Tesla To Impose 400 kWh Supercharger Limit to All New Tesla Customers From Jan 1, Will Charge Beyond This Point

Alongside the legendary customer service, fresh buying experience, best-in-class range and outstanding performance, Tesla’s global network of free-to-use DC Supercharger stations have to date been one of the strongest selling points of buying a Tesla Model S or Model X.

Capable of adding more than 170 miles of range to a Tesla Model S or Tesla Model X battery pack in just 30 minutes, Tesla’s proprietary supercharger network also happens to be the most reliable electric vehicle charging network out there too, thanks to its modular design and multiple-stall policy at each Supercharger location.

Superchargers make it possible to drive huge distances without worrying about range anxiety.

Superchargers make it possible to drive huge distances without worrying about range anxiety.

It’s also a victim of its own success, with some Tesla Supercharger sites witnessing massive queues during peak demand periods around popular holidays like July 4, Thanksgiving and Christmas as Tesla customers take advantage of the free-at-point-of-use charging network to make massively long road trips that were completely impractical before the advent of the Supercharger network. Additionally, while most Tesla customers use the Supercharger network responsibly, charging at home or their destination most of the time and only relying on the Supercharger network for long-distance trips, some owners abuse the ‘free’ network, using it almost exclusively as their own personal charging station in place of charging at home.

Tesla will switch to the Supercharger Credit system for new customers on January 1st.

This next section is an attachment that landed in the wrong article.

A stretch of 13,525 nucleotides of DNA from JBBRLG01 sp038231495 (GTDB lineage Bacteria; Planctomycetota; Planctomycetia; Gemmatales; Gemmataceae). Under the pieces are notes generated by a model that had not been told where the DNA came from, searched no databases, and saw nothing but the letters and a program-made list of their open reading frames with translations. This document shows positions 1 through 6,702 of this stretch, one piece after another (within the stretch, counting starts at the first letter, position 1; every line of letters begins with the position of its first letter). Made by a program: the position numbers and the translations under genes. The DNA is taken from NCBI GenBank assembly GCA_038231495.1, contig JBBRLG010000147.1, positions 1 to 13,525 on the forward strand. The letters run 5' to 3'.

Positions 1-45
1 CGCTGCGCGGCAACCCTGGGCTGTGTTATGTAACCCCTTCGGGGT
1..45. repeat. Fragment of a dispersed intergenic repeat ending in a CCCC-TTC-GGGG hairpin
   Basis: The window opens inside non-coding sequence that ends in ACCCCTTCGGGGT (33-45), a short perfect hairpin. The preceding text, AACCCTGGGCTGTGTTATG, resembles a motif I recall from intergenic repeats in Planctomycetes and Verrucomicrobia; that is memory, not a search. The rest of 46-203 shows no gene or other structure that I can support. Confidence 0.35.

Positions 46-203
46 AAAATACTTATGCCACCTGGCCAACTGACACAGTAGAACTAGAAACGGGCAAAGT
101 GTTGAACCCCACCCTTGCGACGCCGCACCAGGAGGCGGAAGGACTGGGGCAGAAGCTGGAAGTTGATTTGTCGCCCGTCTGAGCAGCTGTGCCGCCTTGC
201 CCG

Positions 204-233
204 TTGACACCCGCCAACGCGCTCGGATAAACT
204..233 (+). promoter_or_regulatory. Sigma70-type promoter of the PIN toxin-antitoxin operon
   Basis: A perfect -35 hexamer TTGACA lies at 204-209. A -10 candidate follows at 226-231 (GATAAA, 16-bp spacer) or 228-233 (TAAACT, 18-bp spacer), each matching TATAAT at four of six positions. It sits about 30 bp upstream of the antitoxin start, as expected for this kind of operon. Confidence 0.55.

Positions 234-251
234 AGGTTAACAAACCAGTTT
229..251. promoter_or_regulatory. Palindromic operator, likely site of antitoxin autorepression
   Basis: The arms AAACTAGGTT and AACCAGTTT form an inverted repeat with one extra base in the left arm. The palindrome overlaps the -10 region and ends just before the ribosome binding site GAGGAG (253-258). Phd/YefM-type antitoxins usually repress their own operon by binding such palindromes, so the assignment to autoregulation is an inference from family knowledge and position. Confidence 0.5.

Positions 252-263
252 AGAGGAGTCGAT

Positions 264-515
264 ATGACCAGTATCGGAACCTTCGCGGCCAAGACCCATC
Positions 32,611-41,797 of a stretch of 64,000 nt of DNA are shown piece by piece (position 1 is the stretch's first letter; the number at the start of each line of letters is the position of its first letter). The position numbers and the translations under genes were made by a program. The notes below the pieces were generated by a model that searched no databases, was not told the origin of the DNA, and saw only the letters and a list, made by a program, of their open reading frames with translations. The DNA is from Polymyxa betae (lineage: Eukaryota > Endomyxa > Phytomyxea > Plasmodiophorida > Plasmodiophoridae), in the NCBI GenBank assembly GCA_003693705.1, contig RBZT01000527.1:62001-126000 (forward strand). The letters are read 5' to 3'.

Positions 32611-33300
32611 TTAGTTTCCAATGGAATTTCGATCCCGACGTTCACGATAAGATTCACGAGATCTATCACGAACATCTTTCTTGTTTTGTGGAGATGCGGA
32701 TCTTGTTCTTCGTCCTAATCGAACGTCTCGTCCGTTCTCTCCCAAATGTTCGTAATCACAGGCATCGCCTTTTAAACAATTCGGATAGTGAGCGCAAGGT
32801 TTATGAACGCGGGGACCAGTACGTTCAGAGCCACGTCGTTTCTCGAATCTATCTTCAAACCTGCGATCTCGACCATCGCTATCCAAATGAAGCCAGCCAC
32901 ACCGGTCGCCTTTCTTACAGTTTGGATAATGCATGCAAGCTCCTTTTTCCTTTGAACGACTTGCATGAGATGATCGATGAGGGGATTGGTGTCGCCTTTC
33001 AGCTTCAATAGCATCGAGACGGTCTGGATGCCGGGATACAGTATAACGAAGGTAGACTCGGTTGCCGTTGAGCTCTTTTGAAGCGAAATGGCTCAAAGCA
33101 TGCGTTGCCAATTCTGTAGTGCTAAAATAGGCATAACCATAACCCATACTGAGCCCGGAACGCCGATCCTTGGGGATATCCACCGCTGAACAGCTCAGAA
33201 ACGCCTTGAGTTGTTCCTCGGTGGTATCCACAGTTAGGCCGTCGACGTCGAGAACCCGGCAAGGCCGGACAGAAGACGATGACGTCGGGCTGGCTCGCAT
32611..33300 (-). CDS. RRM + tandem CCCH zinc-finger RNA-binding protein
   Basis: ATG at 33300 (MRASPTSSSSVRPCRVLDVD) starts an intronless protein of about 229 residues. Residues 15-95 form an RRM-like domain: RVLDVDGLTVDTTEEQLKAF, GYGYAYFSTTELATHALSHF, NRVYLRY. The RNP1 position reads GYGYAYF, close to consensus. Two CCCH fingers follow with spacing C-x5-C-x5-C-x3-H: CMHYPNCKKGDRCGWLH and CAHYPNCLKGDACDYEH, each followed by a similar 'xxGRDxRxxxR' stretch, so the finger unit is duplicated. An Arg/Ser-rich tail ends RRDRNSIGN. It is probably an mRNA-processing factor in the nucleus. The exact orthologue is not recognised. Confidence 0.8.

Tesla will switch to the Supercharger Credit system for new customers on January 1st.

To date, Tesla has funded the Supercharger network and its free, unlimited (within reason) use policy by placing a premium on all new Tesla Model S and Tesla Model X cars. But As it prepares to bring its mass-market Model 3 to market — and continues to bust its own sales records with more and more sales per quarter — its Supercharger network is starting to feel the strain.

Which is why, we’d wager, Tesla has announced today that from the start of next year it will place a cap on its free Supercharger use for customers who order a Tesla electric car after January 1st, 2017. Instead, it will give customers an annual allocation of 400 kilowatt-hours of Supercharger credits that can be used to provide approximately 1,000 miles of free Supercharger use across its network. Once customers have used that allocation up, they will need to buy Supercharger credits in order to charge their cars at a Supercharger station.

We’ve known about the idea of Supercharger credits for a while: back when Tesla unveiled its Model 3 electric car in March, it explained that customers buying a Model 3 would have to pay in order to access the Supercharger network, purchasing Supercharger credits as needed in order to make use of the Supercharger network. But up until today, it was assumed that new Tesla Model S and Tesla Model X customers would continue to be granted access to the Supercharger network in the same unlimited, free-for-life form that existing owners have enjoyed for four years.